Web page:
How the private key gets created is not the important detail. What's important is how is that key protected from someone who gets the device, assuming they have a way to read the file system. Normally you would expect the private key to itself be encrypted. But encrypted by what? How could that additional encryption key be made unique to each tablet?
     
  11. Davdi

    Davdi Android Expert

    Because the device itself generates a new key each time it's Factory Data Reset. I don 't know what it uses for entropy (Randomness) when generating a key, someone with more knowledge of Android would probably be able to say.
     
  12. persistentone

    persistentone Well-Known Member
    Thread Starter

    Is that key stored on the file system in the clear? If yes, anyone who reads the file system has the key needed to read the user data.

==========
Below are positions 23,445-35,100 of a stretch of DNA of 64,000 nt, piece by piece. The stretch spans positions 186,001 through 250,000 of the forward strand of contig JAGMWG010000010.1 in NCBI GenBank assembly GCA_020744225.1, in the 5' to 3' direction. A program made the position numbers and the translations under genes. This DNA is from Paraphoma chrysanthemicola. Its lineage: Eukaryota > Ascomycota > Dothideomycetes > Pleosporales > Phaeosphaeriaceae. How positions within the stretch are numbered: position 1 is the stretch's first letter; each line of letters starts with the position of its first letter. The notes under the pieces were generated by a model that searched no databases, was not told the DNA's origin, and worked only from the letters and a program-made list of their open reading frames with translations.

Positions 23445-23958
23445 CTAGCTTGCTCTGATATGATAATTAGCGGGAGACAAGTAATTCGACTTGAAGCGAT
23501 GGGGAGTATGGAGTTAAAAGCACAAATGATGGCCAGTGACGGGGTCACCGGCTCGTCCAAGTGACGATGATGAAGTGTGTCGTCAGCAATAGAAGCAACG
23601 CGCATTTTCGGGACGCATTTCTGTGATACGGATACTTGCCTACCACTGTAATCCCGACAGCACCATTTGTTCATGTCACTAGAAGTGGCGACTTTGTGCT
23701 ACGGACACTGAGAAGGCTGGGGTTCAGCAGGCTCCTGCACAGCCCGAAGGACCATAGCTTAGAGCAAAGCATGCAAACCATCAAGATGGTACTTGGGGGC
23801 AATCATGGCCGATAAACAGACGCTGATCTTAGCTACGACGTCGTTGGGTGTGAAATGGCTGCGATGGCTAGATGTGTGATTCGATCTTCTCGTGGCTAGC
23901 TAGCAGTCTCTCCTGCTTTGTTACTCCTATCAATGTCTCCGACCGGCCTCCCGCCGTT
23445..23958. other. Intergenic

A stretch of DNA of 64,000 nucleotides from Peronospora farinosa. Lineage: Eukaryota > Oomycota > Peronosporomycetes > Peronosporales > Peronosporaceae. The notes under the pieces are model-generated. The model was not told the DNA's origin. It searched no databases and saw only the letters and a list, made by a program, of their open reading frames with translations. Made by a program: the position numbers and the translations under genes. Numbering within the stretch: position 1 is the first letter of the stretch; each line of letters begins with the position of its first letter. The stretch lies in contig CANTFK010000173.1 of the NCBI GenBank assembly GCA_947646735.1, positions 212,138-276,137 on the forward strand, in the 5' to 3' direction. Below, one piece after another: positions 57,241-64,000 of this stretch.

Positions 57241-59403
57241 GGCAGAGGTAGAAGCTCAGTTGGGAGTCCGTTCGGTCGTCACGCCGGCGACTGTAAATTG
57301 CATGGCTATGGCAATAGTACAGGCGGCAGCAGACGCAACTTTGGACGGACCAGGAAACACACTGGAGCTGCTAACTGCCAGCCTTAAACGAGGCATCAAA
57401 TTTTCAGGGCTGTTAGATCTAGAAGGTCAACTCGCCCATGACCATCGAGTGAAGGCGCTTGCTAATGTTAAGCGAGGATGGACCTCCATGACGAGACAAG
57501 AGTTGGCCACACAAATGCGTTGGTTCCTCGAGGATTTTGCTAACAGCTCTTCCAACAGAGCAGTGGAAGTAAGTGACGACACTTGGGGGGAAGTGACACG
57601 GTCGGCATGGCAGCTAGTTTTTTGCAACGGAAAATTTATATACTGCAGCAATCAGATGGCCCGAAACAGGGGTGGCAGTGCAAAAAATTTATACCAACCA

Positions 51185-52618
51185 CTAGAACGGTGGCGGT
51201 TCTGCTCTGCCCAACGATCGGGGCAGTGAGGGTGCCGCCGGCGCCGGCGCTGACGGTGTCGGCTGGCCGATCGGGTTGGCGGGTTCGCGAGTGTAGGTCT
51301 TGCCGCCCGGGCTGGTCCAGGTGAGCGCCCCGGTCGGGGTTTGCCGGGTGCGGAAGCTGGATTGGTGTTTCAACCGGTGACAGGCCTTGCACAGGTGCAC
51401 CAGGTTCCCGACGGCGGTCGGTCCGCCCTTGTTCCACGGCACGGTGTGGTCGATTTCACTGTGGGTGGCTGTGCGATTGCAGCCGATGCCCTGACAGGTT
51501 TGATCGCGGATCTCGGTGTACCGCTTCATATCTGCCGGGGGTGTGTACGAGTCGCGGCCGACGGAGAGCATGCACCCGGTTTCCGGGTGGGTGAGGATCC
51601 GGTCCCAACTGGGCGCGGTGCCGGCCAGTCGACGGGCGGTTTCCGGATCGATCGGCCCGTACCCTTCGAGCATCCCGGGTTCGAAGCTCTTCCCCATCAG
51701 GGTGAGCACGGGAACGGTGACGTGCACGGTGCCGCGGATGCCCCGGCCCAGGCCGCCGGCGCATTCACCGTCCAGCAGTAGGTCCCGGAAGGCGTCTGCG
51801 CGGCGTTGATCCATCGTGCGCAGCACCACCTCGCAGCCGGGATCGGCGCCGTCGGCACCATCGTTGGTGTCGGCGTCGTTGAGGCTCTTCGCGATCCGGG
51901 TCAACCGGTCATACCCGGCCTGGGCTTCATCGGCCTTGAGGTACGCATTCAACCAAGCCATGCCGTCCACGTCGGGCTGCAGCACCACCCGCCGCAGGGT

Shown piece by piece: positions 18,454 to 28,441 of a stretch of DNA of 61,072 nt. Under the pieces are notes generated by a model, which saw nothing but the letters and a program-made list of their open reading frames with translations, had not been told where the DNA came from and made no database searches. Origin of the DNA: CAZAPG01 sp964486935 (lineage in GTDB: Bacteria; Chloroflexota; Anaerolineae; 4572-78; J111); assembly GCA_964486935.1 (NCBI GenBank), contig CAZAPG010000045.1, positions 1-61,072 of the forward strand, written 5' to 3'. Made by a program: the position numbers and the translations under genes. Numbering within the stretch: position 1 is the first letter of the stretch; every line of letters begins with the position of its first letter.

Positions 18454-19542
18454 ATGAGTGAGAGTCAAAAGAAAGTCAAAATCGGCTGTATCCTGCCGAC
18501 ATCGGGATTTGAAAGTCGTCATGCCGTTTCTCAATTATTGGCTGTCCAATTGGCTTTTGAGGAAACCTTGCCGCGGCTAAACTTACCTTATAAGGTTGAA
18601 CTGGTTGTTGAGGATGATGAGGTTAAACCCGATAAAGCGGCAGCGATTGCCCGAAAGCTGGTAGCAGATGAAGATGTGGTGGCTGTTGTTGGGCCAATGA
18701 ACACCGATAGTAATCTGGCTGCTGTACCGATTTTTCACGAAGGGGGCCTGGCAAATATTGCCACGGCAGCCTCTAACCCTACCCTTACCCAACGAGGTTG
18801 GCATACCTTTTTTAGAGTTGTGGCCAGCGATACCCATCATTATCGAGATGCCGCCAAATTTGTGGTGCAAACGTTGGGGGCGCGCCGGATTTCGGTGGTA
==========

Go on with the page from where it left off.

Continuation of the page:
I assume the key is not stored in the clear, which is why I ask how is it being protected?
     
  13. Hadron

    Hadron Smoke me a kipper...
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  14. LineageOSdev

    LineageOSdev Lurker

    Android's force-encrypt feature is executed from the /vendor fstab file, which includes a specific flag set to 1 within the mountpoint line for the /userdata partition. The encryption key in Android 9, 10 and 11 is created by /vbmeta within the /tee (trusted execution environment), where the key is also isolated from the Android OS and stored in a manner similar to application sandboxing -- but with an encrypted isolation barrier to prevent malicious code from intercepting or tampering with the key. With root access, or with a TWRP installed script, the fstab file can be edited to set the flag from 1 to 0, which enables the legacy opt-encrypt feature. Opt-encrypt gives the user the option to encrypt userdata instead of forcing encryption by default. This option was typically found under device Settings>Security>Encrypt SD Card.